Answering the 35 Questions….

Yesterday, my cousin, Dr. Rob Furman, shared an article from Jason Nazar “The 35 Questions That Will Change Your Life”.  Intrigued by the title, I  decided to check it out and finding it interesting, I decided to tackle the 35 questions.  Doing that all in one blog entry though would be a tad cumbersome, so I will take one question a day to answer and comment on.  I am hoping that once I reach the 35 day, I will have learned something about myself although I am not holding my breath about it changing my life.

The first question

What are you pretending not to know?  All possibilities open up when we stop deceiving ourselves.

This is a tough one for me.  I am not sure if I am pretending not to know something or if I simply do not know it.  Know what I mean?  I could say though that in the past year, my life has been changed quite a bit.  Before I made numerous changes in the spring, one of the things I deceived myself about was my mental health.  It took several panic attacks and my general practitioner’s advice before I went to a therapist.  I had been in therapy before when I was having trouble in my first marriage but had not been since moving seven years ago.  I believed that I was okay and handling life pretty well.  Guess what? I wasn’t really.  I was just hiding my problems behind my happy, silly, lovable lady mask.

It took a partially dysfunctional relationship with a man who depended on me for everything to make me step back and say, “Whoa!” I realized, with the help of an excellent counselor, that I worried too much about how others saw me, I gave more in a relationship then I received, and I lived for the care, welfare, safety and security of others in my life rather than for my own needs.  That realization has allowed me to make changes in my life and to be happy for my sake, not others.  Now that doesn’t mean I have become a selfish, egocentric hag.  It simply means that I make sure I am okay before I take care of others.  Like on an airplane when the flight attendant teaches us to put on our own oxygen mask before assisting a young child, I now make sure that I can breathe freely before attending to the others around me.  I need to be okay before I can satisfactorily help anyone else.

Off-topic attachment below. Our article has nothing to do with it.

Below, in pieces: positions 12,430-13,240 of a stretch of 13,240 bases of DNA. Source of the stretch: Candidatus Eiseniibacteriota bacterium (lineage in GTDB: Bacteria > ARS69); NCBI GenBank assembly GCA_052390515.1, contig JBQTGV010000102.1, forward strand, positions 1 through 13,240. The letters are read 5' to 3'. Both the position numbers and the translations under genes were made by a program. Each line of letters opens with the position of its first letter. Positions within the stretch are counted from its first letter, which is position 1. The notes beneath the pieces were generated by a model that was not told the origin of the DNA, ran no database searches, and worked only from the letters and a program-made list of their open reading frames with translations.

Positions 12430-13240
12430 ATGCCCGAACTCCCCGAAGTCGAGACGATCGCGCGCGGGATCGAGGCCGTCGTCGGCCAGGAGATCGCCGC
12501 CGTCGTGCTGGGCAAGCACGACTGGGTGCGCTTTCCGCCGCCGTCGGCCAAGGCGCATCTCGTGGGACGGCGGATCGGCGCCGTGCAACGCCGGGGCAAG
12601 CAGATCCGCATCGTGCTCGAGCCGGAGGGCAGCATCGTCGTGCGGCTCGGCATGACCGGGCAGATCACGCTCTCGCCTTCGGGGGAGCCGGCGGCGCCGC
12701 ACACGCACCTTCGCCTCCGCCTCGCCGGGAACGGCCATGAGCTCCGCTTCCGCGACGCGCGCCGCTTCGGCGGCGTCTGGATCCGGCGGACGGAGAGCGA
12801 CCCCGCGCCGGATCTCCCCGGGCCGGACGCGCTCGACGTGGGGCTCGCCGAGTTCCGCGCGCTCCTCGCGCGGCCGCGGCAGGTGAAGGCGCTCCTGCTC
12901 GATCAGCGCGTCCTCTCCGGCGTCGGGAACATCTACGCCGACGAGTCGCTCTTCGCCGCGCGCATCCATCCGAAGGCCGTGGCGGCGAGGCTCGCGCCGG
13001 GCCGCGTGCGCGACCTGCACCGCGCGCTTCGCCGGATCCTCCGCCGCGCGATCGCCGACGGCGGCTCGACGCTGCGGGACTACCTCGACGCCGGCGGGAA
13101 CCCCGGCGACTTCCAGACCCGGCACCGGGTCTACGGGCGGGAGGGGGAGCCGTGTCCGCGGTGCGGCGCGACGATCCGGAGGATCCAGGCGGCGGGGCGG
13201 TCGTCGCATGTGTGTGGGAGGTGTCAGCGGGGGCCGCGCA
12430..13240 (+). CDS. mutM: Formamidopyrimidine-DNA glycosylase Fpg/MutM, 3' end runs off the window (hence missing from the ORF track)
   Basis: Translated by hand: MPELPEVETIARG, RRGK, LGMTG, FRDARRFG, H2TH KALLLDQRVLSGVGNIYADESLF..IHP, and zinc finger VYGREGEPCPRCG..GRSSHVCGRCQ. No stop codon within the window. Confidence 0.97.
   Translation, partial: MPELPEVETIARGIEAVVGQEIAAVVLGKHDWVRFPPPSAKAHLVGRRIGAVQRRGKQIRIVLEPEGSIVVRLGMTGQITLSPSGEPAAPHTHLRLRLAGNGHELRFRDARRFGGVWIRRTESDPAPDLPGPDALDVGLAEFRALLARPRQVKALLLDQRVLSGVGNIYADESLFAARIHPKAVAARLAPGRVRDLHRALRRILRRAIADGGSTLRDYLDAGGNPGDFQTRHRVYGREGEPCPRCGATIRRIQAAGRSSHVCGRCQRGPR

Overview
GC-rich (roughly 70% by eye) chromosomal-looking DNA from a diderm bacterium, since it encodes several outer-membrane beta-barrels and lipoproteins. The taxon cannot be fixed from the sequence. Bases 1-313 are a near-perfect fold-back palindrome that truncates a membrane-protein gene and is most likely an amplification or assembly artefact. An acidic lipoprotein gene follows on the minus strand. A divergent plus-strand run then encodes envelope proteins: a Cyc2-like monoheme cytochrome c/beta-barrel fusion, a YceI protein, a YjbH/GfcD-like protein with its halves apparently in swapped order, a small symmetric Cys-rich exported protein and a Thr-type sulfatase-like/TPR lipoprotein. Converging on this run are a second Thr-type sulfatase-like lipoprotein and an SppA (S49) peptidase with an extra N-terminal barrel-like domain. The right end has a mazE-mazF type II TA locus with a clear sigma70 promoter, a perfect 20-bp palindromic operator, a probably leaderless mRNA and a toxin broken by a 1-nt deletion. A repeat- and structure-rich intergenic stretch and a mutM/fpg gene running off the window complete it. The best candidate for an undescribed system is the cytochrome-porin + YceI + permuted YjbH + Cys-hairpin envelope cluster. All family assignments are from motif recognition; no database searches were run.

Hmm…interesting thought process I evoked here.  Stay tuned for tomorrow’s question, “Why don’t you do the things you know you should be doing?”

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